Our stock option and restricted stock award grants have averaged about 2.4% of outstanding stock over the past three years. We issue new shares upon the exercise of stock options, granting of restricted shares and vesting of restricted stock units.
Stock-Based Compensation Cost
(1) Excludes $79 million of stock-based compensation costs reported in restructuring and management transition charges (see Note 17).
On March 15, 2011, we made an annual grant of approximately 2.4 million stock options to associates at an option price of $36.58, with a fair value of $11.40 per option.
If all outstanding options were exercised, common stock outstanding would increase by 6.8%. Additional information regarding options outstanding as of January 28, 2012 is as follows:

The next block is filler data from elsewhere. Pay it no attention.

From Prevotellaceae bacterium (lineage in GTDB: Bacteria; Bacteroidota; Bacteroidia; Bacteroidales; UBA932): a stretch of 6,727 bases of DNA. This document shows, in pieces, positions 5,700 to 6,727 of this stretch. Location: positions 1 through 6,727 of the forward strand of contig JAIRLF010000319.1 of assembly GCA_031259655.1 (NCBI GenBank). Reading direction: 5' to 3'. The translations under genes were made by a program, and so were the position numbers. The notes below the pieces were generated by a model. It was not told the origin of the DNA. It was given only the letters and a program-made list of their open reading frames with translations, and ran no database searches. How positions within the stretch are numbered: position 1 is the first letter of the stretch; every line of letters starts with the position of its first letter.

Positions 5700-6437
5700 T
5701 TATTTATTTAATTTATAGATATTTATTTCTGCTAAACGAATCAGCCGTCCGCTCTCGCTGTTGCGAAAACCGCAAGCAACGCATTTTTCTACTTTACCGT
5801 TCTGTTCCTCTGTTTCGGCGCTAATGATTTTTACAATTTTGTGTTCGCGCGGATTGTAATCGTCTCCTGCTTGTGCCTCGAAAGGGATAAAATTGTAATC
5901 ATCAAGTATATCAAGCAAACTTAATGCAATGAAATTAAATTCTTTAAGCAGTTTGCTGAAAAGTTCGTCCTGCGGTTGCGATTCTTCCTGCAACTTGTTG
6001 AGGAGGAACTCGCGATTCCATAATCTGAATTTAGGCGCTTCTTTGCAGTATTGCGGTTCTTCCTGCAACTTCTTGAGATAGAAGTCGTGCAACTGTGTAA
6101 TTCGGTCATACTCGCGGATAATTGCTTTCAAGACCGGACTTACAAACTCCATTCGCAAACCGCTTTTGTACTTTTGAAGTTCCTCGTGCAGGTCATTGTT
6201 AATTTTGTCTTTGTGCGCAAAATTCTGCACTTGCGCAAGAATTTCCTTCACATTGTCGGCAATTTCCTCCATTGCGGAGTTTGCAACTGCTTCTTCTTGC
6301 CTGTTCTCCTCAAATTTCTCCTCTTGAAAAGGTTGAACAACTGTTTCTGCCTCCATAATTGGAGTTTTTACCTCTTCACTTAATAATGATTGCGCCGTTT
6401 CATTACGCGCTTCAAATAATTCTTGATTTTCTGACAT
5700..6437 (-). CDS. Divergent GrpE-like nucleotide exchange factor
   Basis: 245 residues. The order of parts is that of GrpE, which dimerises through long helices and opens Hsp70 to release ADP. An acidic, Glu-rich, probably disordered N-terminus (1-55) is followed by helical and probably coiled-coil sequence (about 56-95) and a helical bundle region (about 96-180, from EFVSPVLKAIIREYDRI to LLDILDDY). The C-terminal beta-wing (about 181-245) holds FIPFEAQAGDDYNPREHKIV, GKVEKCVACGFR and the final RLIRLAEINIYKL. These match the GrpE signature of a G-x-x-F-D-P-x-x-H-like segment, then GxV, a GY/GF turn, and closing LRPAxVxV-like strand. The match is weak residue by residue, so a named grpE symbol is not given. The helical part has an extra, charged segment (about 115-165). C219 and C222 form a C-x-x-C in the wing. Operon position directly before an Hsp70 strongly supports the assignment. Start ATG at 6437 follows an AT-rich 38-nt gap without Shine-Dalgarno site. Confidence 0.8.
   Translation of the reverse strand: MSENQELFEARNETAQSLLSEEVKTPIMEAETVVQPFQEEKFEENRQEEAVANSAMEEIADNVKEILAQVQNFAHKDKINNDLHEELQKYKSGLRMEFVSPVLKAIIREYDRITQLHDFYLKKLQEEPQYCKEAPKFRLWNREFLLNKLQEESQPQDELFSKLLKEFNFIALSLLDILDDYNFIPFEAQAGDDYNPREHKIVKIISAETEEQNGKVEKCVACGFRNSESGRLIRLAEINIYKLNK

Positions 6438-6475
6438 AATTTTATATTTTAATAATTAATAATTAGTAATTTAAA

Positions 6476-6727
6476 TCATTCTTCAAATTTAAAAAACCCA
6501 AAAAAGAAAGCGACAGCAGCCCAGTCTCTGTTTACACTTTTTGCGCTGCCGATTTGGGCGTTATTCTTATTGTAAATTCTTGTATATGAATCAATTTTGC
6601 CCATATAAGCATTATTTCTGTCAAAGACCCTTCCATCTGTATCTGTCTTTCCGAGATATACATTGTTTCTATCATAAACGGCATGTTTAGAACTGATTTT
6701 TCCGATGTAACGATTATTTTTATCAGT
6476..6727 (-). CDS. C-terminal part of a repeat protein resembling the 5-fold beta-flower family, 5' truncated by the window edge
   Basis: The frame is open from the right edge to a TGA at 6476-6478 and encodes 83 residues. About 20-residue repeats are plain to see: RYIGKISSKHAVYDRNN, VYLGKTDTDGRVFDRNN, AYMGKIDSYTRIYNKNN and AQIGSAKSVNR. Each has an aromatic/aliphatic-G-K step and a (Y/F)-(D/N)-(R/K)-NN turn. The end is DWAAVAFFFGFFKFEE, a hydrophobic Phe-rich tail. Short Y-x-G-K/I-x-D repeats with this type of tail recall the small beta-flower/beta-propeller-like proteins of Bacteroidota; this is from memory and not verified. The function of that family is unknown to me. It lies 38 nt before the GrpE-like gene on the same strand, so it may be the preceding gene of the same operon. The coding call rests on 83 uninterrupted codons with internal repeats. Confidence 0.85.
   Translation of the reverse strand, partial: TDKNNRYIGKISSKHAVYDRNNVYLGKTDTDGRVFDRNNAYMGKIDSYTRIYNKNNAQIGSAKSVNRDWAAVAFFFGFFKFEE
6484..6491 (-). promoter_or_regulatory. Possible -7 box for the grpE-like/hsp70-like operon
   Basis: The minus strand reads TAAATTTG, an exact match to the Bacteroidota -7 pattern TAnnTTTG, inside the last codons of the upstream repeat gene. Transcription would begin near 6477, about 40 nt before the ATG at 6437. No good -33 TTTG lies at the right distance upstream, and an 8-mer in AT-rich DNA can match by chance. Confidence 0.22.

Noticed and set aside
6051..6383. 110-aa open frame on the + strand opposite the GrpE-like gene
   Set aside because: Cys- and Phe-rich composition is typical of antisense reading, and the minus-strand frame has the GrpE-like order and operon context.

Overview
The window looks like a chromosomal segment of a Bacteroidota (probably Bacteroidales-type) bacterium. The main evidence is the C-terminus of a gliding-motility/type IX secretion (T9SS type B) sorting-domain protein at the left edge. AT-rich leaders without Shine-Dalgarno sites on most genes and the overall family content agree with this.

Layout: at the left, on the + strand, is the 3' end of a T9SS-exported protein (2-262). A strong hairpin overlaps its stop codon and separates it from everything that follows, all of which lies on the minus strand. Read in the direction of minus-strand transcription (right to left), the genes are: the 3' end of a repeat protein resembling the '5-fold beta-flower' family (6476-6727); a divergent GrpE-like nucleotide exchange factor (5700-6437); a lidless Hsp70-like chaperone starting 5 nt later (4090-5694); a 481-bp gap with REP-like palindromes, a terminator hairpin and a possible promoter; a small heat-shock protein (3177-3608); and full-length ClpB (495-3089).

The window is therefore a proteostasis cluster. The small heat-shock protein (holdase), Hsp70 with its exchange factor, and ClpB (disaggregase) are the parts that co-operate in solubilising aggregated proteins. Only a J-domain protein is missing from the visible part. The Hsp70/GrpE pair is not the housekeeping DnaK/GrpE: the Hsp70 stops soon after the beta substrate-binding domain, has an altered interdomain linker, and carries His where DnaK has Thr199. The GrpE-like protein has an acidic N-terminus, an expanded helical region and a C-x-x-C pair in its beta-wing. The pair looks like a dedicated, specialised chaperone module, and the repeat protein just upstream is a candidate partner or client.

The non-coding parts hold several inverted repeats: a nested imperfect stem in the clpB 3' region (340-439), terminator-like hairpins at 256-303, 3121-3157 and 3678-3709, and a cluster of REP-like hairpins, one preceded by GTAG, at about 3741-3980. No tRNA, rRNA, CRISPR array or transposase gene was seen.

(Shares in thousands; price is weighted-average exercise price)
(1) Out-of-the-money options are those with an exercise price above the closing price of jcpenney common stock of $41.42 as of January 28, 2012.
The following table summarizes stock option activity during the year ended January 28, 2012:
(1) The intrinsic value of a stock option is the amount by which the market value of the underlying stock exceeds the exercise price of the option at year end.
Cash proceeds, tax benefits and intrinsic value related to total stock options exercised are provided in the following table:
As of January 28, 2012, we had $23 million of unrecognized and unearned compensation expense, net of estimated forfeitures, for stock options not yet vested, which will be recognized as expense over the remaining weighted-average vesting period of approximately one year.